1. Optic Nerve # 13 by Adrian Tomine – Always worth the wait.  Tomine came up with some clever storytelling devices that I haven't seen before.  I'll probably steal them for the next Dream Thief mini-series.


Optic Nerve #13


2. Lobster Johnson: Satan Smells a Rat by Mike Mignola, John Arcudi, & Kevin Nowlan – Nowlan's art is the selling point for me but Mignola and Arcudi really don't get enough credit for their consistency in delivering fun and entertaining stories in an ever-expanding universe.  Their track record is impeccable.


Lobster Johnson: Satan Smells a Rat


3. Daredevil #25 by Mark Waid, Chris Samnee, & Javier Rodriguez – Samnee is often praised for his immaculate cartooning but not enough is said about his spectacular sense of design. Every issue of this series is a treat but Samnee's amazing blend of design and storytelling stood out in this one.


Daredevil #25


4. Private Eye #1 by Brian K. Vaughn, Marcos Martin, & Muntsa Vicente- Perfect first issue.  A lot has been said about this comic so I really don't need to pile on.

5. Task Force Rad Squad #1 by Caleb Goellner, Buster Moody, & Ryan Hill – Super fun story with gorgeous cartooning and vibrant colors.  These guys managed to take the energy and imagination of those mini-comics you made in high-school and bottle it with the professionalism and polish of a seasoned storyteller.

Task Force Rad Squad #1


JOHN ARCUDI  (The Creep, Lobster Johnson: Satan Smells A Rat, B.P.R.D.)

5) Jack Davis's Artist's Edition from IDW is another masterpiece from the hands of editor Scott Dunbier (well, and Jack Davis, of course).  Davis's brush work is gorgeous reproduced at any size, but to see these pages at the size of the originals, to really get an eyeful of where that ink flows, that's a huge boon to any artist – or to any lover of art, for that matter.  I know I picked an Artist's Edition last year for one of my top five, and I'll pick one every year you ask me for as long as IDW continues to publish these vitally important volumes of comics art work!

Jack Davis EC Stories Artist's Edition


4) Fantagraphics Books'  Ray and Joe: The Story Of A Man And His Dead Friend And Other Classic Comics by Charles Rodrigues.  This is long over due, and editor Bob Fingerman needs to be thanked for its arrival.  Rodrigues unique and accomplished drawing style matches his sardonic, skewed wit, making for some very memorable work — I mean, the title of this book alone should give you an idea of what you're in for.  But beyond the humor, look at the art.  You won't see anybody else like Rodrigues in the field of cartooning today.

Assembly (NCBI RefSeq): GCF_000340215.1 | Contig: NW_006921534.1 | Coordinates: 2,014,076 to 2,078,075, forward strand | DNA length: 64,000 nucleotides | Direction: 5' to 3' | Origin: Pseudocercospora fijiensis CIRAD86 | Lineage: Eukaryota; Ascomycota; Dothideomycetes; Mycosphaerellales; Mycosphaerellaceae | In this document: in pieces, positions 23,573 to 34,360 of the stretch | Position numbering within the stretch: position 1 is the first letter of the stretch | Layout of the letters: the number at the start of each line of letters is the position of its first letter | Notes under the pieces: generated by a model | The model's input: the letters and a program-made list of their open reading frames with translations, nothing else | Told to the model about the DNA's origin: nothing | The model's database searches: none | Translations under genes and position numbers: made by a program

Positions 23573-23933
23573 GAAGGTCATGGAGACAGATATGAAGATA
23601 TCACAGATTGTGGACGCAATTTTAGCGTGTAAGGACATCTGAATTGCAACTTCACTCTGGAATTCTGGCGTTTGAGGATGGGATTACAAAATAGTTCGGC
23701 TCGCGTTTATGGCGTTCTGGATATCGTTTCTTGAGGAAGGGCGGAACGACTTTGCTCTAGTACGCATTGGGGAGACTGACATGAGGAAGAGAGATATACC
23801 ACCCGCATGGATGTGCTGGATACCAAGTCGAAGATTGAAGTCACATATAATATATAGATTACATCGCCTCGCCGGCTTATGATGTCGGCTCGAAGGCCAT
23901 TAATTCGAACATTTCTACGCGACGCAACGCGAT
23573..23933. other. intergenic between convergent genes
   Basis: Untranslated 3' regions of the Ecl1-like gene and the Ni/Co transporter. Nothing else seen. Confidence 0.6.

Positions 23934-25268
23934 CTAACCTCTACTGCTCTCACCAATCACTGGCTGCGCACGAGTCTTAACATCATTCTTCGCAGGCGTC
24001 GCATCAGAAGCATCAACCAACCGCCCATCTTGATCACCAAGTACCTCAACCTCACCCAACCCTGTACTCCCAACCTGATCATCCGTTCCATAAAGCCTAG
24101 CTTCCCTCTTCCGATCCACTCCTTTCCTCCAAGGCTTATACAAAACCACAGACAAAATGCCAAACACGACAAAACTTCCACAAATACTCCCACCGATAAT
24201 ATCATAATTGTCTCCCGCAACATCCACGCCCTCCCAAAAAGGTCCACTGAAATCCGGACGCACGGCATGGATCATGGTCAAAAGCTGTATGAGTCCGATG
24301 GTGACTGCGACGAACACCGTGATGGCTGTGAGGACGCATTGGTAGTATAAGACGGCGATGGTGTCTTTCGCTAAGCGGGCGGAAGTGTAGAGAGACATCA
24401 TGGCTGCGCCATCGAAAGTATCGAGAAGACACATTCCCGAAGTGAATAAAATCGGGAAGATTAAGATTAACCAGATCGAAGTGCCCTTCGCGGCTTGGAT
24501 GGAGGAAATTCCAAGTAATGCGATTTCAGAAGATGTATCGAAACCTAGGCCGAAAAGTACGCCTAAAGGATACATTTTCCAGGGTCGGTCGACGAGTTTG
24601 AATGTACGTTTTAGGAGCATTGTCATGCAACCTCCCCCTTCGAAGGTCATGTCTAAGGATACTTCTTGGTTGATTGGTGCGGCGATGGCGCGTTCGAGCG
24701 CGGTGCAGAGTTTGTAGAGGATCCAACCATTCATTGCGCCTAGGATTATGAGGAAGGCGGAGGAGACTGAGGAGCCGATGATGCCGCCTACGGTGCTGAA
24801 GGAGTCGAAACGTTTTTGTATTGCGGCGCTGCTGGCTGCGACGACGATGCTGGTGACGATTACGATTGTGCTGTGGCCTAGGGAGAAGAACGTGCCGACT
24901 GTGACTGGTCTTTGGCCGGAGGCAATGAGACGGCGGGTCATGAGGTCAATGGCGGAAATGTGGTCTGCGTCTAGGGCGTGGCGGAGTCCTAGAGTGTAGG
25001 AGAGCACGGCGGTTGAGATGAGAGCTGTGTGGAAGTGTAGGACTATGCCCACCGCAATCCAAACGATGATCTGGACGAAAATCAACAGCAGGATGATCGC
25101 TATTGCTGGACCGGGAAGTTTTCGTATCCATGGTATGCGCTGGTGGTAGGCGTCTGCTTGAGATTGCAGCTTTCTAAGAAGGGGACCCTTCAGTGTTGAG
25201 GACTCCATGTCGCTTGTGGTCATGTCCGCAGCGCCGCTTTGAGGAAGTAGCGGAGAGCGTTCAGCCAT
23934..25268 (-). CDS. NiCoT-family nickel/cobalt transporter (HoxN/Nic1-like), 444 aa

Ray and Joe: The Story of a Man and His Dead Friend


3) Dark Horse Comics' The Last of Us by Neil Druckmann and Faith Erin Hicks.  I'll be honest with you, the real reason I'm picking this is because of Faith Hicks's artwork.  Pretty much whenever she does anything, I have to go out and get it, and this book is another evolutionary leap for her!  Really beautiful stuff, even stronger storytelling than what I've seen from her in the past.  It's fun watching this already wonderful artist grow.  And the covers by the masterful Julian Totino Tedesco do not hurt one little bit!   


The Last of Us


2) Image Comics' Prophet by Brandon Graham and Simon Roy (and other artists) continues to impress the bejabbers outta me!  It makes absolutely no apologies for what it is; a science fiction epic that does not stop for anything.  You either get on board and stay on, or you're left in the dust — but trust me, you WANT to get on board.  I never would have expected one of Rob Liefeld's creations being re-imagined in so bold and bizarre a way, or that it would be so engaging.  It's really unlike anything else out there.


Prophet #40


1) Sabertooth Swordsman by Damon Gentry and Aaron Conley.  This hardcover published by Dark Horse this past November is amazing!  Fevered and hilarious script by Gentry executed to perfection by Aaron Conley, an incredibly talented artist who I can't say enough about, truly!  But it isn't only the art; this is a complete package of insanity, Dada-esque surrealism, a bit of subtle satire, and a non-stop stream of action and laughs. This was my major revelation of 2013 and you're a fool if you don't check it out!


Sabertooth Swordsman